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time for play. He became an authority on
birds' nests, made whistles of reeds and
straws; and, with Tom Tholoway his chosen
playmate, had especial pleasure in the building
of little clay engines with the soil of
Dewley Bog: hemlock stalks being used to
represent steam-pipes and other apparatus.
Any child, whose father's work was to
attend an engine, would have played at engines;
but, in the case of George Stephenson, it is,
nevertheless, a pleasure to the fancy to
dwell on the fact that, as a child, he made
mud-engines and not mud-pies, when playing
in the dirt. When his legs were long enough
to carry him across the little furrows, little
George was promoted to the business of
leading horses at the plough, and was trusted
also to hoe turnips and to do other farmwork
at the advanced wages of two shillings
a-week. But, his brother Jamestwo years
his seniorwas then earning three shillings
a-week as corf-bitter or picker at the colliery;
that is to say, he helped to pick out of the
coal, stones, bats and dross. Upon that neat
inch of progress, little George fixed his attention.
Having made it good, he tried forward
till he secured another inch, and
received four shillings a week as driver of the
gin-horse. In that capacity he was employed
at the Black Callerton Colliery, two miles
from Dewley Burn, whither he went early of
mornings and whence he returned late of
evenings, "a grit, bare-legged laddie, very
quick-witted and full of fun and tricks." He
bred rabbits. He knew all the nests
between Black Callerton and Dewley;
brought home young birds when they were
old enough; fed them, and tamed them. One
of his tame blackbirds flew all day in and out
of and about the cottage, roosting at night on
the bedhead; but she disappeared during the
summer months, to do her proper duty as a
bird, duly returning in the winter.

As driver of the gin-horse, Geordie Steevie
fixed his eye upon the post of assistant-fire-
man to his father at the Dewley engine. At
the early age of fourteen, he got that promotion,
and his wages became six shillings a-
week. He was then so young that he used
to hide when the owner of the colliery came
round, lest he should think him too small for
his place.

The coal at Dewley Burn was worked
out; and the Stephensons again moved
to Jolly's Close, a little row of cottages
shut in between steep banks. The family
was now helped by the earnings of the
children; and, out of the united incomes of its
members, made thirty-five shillings or two
pounds a-week. But, the boys, as they grew
older, grew hungrier, and the war with
Napoleon was then raising the price of wheat
from fifty-four shillings to one hundred and
thirty shillings a quarter. It was still hard
to live. George, at fifteen years olda big
and bony boywas promoted to the full
office of fireman at a new working, the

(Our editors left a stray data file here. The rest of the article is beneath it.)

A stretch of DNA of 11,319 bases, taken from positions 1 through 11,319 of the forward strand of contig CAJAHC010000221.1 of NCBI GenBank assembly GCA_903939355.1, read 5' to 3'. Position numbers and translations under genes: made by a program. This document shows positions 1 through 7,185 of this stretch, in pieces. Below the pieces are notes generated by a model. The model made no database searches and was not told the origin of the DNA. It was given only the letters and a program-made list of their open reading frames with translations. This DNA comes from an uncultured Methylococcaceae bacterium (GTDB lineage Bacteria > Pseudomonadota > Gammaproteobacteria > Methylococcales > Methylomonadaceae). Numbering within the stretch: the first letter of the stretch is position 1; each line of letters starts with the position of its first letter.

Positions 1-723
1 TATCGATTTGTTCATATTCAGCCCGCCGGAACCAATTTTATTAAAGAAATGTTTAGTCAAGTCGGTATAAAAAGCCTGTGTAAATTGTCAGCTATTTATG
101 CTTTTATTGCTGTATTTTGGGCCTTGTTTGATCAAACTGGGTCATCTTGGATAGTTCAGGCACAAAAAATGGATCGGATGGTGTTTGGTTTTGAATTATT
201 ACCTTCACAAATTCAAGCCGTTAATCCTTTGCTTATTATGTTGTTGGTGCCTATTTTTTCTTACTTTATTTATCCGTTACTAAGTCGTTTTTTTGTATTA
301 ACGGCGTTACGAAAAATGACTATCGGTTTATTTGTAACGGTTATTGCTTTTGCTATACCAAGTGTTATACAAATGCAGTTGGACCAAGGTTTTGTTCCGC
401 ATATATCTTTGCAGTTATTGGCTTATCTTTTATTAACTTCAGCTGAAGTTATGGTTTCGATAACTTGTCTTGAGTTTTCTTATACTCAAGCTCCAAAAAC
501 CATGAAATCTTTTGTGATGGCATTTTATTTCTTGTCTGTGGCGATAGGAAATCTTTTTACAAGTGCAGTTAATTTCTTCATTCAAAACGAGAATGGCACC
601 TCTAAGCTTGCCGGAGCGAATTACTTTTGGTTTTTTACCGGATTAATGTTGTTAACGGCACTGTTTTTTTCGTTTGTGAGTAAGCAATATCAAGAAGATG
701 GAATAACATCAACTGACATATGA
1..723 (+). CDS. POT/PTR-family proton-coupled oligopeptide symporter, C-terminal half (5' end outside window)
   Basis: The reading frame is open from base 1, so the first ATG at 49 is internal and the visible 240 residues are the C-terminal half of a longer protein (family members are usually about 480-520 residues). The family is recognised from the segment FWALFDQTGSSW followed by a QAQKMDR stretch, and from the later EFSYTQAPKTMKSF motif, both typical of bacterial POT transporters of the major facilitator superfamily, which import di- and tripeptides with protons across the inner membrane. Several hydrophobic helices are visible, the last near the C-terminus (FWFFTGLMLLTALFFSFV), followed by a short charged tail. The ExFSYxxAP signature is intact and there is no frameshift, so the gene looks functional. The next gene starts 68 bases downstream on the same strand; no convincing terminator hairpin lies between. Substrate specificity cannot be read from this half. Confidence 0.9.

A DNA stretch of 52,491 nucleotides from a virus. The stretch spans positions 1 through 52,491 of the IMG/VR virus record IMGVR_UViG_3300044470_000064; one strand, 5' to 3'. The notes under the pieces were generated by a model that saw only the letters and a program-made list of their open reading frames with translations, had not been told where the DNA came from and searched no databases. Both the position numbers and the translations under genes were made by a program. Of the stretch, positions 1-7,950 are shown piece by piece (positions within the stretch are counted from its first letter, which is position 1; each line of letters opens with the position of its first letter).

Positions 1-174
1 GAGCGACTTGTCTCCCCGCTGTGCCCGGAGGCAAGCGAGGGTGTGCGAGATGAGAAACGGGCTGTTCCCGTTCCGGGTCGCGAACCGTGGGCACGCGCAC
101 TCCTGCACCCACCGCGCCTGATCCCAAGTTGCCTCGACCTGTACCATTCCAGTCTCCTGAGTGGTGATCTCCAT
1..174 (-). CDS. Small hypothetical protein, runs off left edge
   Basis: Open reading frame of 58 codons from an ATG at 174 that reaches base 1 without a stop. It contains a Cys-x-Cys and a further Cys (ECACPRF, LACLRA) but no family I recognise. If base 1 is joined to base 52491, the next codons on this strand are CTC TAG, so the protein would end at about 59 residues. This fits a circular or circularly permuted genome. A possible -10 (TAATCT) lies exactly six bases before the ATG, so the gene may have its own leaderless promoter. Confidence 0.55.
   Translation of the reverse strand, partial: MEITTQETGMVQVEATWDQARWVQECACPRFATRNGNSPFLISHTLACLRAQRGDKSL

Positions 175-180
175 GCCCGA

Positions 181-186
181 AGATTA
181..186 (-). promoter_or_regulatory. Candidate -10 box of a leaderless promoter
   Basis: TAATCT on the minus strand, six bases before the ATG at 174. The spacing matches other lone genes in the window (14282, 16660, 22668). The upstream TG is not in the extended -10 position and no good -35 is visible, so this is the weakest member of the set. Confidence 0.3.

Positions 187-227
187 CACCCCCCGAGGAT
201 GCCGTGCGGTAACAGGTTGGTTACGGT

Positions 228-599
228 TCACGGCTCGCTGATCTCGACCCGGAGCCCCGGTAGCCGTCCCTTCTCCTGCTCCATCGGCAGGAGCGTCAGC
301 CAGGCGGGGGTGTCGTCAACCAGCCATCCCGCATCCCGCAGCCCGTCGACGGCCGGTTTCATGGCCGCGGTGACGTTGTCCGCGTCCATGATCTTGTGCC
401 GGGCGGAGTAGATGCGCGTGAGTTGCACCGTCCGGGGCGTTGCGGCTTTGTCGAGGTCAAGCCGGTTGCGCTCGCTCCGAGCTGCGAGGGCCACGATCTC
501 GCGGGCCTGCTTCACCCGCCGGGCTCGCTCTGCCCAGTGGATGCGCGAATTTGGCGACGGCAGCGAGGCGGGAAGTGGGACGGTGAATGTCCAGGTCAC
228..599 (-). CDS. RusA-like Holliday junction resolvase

Midmill winning, where he had a young friend,
named Bill Coe, for his mate. But the
Midmill engine was a very little one, and the
nominal increase of dignity was not attended
with increase of wages. George's ambition
was to attain rank as soon as possible as a
full workman, and to earn as good wages as
those his father had: twelve shillings a-week.
He was steady, sober, indefatigable in his
work, ready of wit, and physically strong.
It was a great pleasure to him to compete
with his associates in lifting heavy weights,
throwing the hammer, and putting the stone.
He once lifted as much as sixty stone.
Midmill pit being closed, George and his friend
Coe were sent to work another pumping
engine, fixed near Throchley Bridge. While
there, his work was adjudged worthy of a
man's hire. One Saturday evening, the foreman
paid him twelve shillings for a week's
work, and told him that he was, from that
date, advanced. When he came out, he told
his fellow-workmen his good fortune, and
declared in triumph: " Now I am a made
man for life."

He had reached inch by inch the natural
object of a boy's ambition;—to be man enough
to do what he has seen done by his father.
But he was man enough for more than that.
By natural ability joined to unflagging
industry he still won his way slowly up;
and, at the age of seventeen, worked in a
new pit at the same engine with his father;
the son taking the higher place as engineman,
and Old Bob being still a fireman as
he had been from the first.

It was the duty of the engine-man to
watch the engine, to correct a certain class
of hitches in its working, and, when anything
was wrong that he could not put right, to send
word to the chief engineer. George Stephenson
fell in love with his engine, and was
never tired of watching it. In leisure hours,
when his companions went to their sports,
he took his machine to pieces, cleaned every
part of it, and put it together again. Thus,
he not only kept it in admirable working
order, but became intimately acquainted with
all its parts and knew their use. He acquired
credit for devotion to his work, and really
was devoted to it; at the same time he
acquired a kind of knowledge that would
help him to get an inch higher in the world.

But, there was another kind of knowledge
necessary. At the age of eighteen he could
not read; he could not write his name. His
father had been too poor to afford any schooling
to the children. He was then getting
his friend Coe to teach him the mystery of
brakeing, that he might, when opportunity
occurred, advance to the post of brakesman
next above that which he held. He
became curious also to know definitely
something about the famous engines that
were in those days planned by Watt and
Bolton. The desire for knowledge taught him.
the necessity of learning to read books.